Rwanda is banning cars from its capital twice a month
Other cities across the world are taking steps to promote transport beyond motor vehicles.
Instead, the streets were filled with groups of Rwandans clad in sweats and sneakers, walking, jogging, or stretching. People gathered in Rwanda’s biggest stadium, the Amahoro Stadium, for free eye tests and general medical check ups.
Other cities across the world are taking steps to promote transport beyond motor vehicles. In its own version of Car Free Day, New York City closes down a few miles of Park Avenue for multiple Saturdays of ‘Summer Street.’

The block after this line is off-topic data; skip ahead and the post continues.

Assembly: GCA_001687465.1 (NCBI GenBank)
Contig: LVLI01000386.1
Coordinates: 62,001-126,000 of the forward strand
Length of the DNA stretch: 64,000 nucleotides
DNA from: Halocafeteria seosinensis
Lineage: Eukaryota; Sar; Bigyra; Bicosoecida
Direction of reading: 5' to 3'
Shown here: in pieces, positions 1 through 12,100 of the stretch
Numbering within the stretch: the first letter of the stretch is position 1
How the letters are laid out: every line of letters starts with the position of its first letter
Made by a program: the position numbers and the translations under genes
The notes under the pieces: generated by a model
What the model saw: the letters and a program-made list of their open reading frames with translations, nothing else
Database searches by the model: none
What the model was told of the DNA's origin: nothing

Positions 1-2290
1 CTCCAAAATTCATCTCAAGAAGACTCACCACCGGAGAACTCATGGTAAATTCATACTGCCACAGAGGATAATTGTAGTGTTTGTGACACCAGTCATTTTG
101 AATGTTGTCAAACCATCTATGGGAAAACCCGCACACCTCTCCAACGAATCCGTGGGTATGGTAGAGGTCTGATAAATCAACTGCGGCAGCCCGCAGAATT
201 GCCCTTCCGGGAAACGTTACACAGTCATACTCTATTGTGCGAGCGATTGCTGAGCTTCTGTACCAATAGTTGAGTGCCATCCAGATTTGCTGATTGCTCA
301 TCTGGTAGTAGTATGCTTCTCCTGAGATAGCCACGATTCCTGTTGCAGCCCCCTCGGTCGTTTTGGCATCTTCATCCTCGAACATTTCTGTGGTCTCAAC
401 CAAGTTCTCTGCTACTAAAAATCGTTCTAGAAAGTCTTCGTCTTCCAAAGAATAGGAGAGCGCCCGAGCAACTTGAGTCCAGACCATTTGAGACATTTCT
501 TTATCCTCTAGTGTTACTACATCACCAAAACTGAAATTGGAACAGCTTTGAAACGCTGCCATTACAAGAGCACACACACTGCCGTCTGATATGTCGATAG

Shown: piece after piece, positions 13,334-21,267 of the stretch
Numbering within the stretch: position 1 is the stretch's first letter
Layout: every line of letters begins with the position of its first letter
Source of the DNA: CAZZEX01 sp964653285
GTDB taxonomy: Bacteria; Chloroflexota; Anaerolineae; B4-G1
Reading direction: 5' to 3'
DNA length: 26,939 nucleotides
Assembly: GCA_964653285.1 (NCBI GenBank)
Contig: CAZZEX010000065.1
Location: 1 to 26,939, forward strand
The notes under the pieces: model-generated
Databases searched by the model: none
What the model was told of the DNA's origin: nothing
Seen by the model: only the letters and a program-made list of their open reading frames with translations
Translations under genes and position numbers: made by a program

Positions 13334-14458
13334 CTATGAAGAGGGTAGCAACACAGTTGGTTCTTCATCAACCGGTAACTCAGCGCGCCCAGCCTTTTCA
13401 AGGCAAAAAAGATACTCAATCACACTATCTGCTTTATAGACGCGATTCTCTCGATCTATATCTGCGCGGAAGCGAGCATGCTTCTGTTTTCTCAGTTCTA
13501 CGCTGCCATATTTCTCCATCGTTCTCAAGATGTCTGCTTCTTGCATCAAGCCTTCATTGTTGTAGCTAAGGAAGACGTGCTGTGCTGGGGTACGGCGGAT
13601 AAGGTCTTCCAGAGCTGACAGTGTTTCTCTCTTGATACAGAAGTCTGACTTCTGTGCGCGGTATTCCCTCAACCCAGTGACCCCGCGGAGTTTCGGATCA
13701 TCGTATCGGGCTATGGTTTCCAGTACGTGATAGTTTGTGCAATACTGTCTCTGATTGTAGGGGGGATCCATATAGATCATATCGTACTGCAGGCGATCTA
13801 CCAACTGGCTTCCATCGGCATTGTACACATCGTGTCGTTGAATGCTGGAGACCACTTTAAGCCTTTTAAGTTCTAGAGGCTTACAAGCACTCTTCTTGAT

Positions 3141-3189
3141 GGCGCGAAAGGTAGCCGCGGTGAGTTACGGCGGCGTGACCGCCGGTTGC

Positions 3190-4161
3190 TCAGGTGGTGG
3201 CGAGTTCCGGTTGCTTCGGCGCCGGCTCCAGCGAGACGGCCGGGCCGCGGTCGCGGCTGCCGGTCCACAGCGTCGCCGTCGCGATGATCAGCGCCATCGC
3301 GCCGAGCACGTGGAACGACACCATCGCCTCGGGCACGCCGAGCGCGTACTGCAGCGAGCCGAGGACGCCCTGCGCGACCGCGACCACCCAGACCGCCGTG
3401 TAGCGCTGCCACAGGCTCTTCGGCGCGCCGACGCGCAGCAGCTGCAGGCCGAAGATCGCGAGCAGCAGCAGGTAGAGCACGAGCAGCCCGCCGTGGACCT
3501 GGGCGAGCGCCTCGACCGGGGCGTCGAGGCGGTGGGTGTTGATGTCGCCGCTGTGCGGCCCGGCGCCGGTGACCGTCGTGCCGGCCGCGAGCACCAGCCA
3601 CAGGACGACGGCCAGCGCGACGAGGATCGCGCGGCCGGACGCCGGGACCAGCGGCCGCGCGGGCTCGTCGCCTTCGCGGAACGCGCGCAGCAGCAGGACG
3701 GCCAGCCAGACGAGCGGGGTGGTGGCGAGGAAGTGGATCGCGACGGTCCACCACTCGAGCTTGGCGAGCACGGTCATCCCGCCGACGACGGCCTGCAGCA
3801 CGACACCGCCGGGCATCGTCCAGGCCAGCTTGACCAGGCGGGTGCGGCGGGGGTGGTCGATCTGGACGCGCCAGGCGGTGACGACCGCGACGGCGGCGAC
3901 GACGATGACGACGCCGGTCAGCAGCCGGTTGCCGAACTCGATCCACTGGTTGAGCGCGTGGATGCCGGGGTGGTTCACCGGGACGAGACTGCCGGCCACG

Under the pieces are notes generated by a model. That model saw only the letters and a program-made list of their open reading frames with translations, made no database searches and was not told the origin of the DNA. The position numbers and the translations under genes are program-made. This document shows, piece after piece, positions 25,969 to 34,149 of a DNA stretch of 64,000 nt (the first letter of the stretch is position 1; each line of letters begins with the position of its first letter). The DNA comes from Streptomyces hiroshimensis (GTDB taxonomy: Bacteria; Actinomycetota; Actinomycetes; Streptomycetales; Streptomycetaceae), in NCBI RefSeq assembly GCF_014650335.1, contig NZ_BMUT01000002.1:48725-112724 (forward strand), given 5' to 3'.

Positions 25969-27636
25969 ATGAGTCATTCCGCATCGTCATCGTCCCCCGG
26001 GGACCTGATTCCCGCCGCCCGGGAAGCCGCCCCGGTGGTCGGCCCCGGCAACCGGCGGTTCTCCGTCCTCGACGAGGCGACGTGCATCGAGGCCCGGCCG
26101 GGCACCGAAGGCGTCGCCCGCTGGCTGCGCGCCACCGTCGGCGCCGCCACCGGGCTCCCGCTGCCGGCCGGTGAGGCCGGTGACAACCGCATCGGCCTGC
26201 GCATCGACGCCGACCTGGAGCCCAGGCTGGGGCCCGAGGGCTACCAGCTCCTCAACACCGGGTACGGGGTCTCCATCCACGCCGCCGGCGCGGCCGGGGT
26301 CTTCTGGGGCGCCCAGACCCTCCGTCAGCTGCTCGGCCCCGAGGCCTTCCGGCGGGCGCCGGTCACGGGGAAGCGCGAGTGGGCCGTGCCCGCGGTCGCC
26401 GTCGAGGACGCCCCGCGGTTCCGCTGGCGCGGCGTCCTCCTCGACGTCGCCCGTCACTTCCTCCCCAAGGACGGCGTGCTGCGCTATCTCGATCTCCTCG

Kigali’s car free days started in 2016 and this year the city has planned to hold it twice every month.
This development amongst others is one of a slew of city improvement measures that Rwanda has undertaken in its bid to become one of Africa’s cleanest and most developed cities.
Kigali is consistently ranked among the cleanest and safest cities in the world, a sharp turnaround for a country that experienced a deadly genocide two decades ago.
But critics say Kigali’s many rules focus too much on fighting “sign of poverty” rather than poverty itself. Homeless people, street children, and street vendors—once deemed by the mayor of Kigali to be an “impediment to cleanliness“—are being detained in so-called “rehabilitation centers” where they are often beaten and deprived of food and water, according to Human Rights Watch last month.
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